During construction of the new line Gould spared no expense, building it to very high standards that utilized high fills, deep cuts, long trestles, a few tunnels, and keeping curves to a minimum. For instance, construction crews used the new Harley Track Laying machine when laying rails and ties, a steam powered device that could put down new track much faster than by traditional manpower alone. The Extension featured six notable engineering marvels, four tunnels and two bridges. There was the Keystone Viaduct, a 910-foot bridge (listed as B195.5 by the WM and named for the tiny, nearby hamlet of Keystone) that crossed Flaugherty Creek and the Baltimore & Ohio's famed Sand Patch grade, which was part of its main line between Baltimore and Chicago. Then there was the even more impressive Salisbury Viaduct, a towering structure that spanned the Casselman River Valley and the B&O line outside of Meyersdale along the Mason-Dixon Line.
This bridge was listed by the WM as B199.4 and was an impressive 1,908-feet in length, easily making it the longest such structure on the railroad. In both cases the viaducts were built to handle double-tracking, which never came to pass. The four notable bores along the route included Big Savage Tunnel (located near Deal, Pennsylvania it is 3,294 feet long and the only one not constructed to handle two tracks), Brush Tunnel (located just east of Frostburg it is 914 feet in length), Borden Tunnel (located nearly three miles west of Frostburg and is also quite short at 957.5 feet), and Pinkerton Tunnel (located in Somerset County it is the shortest of all at only 800 feet). Looking back on the history of the "Wild Mary" it is interesting to wonder what would have become of the road and how large it would have grown had Gould not lost control of the property, and all of his railroad assets, after 1918.
The Western Maryland grew little after opening its incredibly expensive $12 million Connellsville Extension in 1912. However, the route did become an important artery in the movement of timed freights, coal, and other traffic over the years. In 1931 the P&WV finally completed its own line to Connellsville more than a decade after Gould's dream had died. With this new outlet in place the WM, P&WV, Nickel Plate Road, Wheeling & Lake Erie, Reading, Jersey Central, Lehigh & Hudson River, and the New Haven Railroad all worked together to form the "Alphabet Route" on February 11, 1931. This type of eastern "Inside Gateway" was meant to give shippers another alternative for shipping hotshot freights between the Midwest and east coast without having to use one of the major trunk lines like the B&O, Pennsylvania, or New York Central.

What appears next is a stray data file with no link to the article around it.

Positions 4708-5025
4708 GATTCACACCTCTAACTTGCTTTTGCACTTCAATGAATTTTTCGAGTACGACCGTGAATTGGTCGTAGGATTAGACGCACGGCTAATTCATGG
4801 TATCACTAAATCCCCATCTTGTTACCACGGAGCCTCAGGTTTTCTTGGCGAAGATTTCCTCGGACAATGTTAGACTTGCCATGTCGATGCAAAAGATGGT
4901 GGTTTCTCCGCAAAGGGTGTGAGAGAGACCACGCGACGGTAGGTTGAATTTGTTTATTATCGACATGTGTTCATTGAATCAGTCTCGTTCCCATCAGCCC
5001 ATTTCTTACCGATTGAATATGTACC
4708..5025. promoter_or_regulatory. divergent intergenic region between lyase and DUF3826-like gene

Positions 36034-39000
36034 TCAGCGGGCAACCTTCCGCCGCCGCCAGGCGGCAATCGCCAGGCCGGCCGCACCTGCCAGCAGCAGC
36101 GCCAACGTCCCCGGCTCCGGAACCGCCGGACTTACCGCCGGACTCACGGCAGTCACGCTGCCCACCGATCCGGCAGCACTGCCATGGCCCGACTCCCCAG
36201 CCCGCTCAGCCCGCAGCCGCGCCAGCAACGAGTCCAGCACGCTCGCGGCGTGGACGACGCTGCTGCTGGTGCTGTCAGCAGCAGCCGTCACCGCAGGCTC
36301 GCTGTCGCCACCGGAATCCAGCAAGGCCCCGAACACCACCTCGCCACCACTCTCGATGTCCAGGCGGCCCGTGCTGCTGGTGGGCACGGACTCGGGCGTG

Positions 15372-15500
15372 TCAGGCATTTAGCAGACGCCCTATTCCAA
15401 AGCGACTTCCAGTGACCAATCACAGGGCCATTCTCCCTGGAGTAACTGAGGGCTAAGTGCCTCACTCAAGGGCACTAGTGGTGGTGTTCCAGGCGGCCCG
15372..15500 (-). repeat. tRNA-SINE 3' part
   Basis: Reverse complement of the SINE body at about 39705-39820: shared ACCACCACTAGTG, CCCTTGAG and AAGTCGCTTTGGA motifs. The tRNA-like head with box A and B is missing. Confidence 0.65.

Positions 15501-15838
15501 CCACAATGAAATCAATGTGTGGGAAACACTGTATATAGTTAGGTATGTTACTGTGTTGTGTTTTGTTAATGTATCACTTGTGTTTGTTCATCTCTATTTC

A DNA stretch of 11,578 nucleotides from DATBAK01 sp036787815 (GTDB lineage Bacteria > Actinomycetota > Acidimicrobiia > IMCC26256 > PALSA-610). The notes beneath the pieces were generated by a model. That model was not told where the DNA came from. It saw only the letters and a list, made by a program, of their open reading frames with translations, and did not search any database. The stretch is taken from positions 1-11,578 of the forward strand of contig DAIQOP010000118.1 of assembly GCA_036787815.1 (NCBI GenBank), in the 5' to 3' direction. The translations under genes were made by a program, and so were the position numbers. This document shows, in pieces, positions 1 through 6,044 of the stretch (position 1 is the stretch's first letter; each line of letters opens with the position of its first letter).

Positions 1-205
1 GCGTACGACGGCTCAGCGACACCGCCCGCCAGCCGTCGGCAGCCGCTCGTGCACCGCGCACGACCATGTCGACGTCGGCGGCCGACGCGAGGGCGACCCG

With expedited freights given names like AJ-12, WAJ-1, and PAJ-1 the
marketing tactic worked for many years. Finally, as mergers reduced the
number of companies participating in the program and the Penn Central
collapse bringing down much of New England rail network during the 1970s
the Alphabet Route slowly ended in an unceremonious fashion during the
early 1980s. The Extension, however, was gone before this time. After
the formation of the Chessie System in 1972 between the Chesapeake &
Ohio, B&O, and WM the new holding company elected to,
interestingly, use the older and somewhat steeper Sand Patch line of the
B&O, in turn abandoning not only the Extension in 1975 but also
much of the "Wild Mary" system in the years to follow. Today, the
remnants of the route are now part of recreational corridors like the
Allegheny Highlands Trail.
Related Reading You May Enjoy